Hillary Clinton Takes a Rest, How Weird is That?
Hillary Rodham Clinton’s plan for 2013 was simple.
She’d embark on an epic swansong around the world as secretary of state, a dizzying itinerary of east-west and north-south flights that would take her past 1 million miles in the air at the helm of American diplomacy and perhaps break her own record of 112 countries visited while in the post. Then, there would be a long rest, time and work with her husband, former President Bill Clinton, on development issues and a sequel to her 2003 memoir "Living History."
Finally, she’d make a destiny-defining decision: whether to try again to become America’s first female president.
Her health got in the way: a nasty stomach virus while returning from a weeklong trip to Europe, exhaustion, severe dehydration, a faint, a fall and a concussion that led to a brief hospitalization when doctors discovered a blood clot near her brain. The woman who’d seemed to lay the perfect groundwork for another presidential bid - indeed, who’d made a life carving out her own path - was sidelined by circumstances beyond her control.
It was a rare sign of vulnerability in what had been a carefully charted four years of often grueling overseas travel and behind-the-scenes politics, where as a peace mediator, international enforcer and global ambassador of America she fully emerged from the giant shadow of her husband. But it was not the only sign.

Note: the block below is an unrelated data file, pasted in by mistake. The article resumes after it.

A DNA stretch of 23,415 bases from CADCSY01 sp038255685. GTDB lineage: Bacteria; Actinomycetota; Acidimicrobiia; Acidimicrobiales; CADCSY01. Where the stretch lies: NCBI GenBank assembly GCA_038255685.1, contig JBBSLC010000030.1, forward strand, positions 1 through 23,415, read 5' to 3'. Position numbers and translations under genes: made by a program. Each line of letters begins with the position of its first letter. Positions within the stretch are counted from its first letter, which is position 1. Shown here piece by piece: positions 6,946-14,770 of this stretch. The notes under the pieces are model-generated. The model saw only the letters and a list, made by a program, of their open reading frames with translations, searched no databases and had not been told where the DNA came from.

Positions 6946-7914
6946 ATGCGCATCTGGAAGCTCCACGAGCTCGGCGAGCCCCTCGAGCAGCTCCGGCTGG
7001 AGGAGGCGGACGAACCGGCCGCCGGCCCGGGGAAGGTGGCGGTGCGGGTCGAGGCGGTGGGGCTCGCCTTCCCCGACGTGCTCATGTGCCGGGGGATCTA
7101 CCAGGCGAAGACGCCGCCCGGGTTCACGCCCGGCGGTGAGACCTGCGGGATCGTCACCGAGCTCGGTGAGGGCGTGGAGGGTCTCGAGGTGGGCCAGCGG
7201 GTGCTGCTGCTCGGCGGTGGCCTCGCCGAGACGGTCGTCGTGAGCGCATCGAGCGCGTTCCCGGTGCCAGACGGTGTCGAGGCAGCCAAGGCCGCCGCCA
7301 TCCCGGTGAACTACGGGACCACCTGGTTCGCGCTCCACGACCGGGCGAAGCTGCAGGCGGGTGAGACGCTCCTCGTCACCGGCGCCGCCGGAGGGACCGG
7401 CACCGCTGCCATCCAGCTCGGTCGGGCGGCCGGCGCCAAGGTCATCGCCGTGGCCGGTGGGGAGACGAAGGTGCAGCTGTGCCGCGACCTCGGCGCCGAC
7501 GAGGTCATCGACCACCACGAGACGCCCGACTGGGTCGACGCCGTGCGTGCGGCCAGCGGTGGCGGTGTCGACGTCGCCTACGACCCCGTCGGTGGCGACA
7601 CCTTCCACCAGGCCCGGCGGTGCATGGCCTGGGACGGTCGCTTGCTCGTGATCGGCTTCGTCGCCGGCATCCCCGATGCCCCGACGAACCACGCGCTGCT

BURDEN OF BENGHAZI
The deadly terrorist attack on the U.S. Consulate in Benghazi, Libya, on Sept. 11, 2012, revealed an episode of State Department miscommunication on her watch that could feed into her diplomatic legacy and give future political opponents, should she return to politics, an opening to exploit.
And so, when she testified to Congress about the attack, both the drive and the drama forever associated with the Clintons were suddenly back. In the final spectacle of a diplomatic career that ends Friday when John Kerry succeeds her, she would not be browbeaten.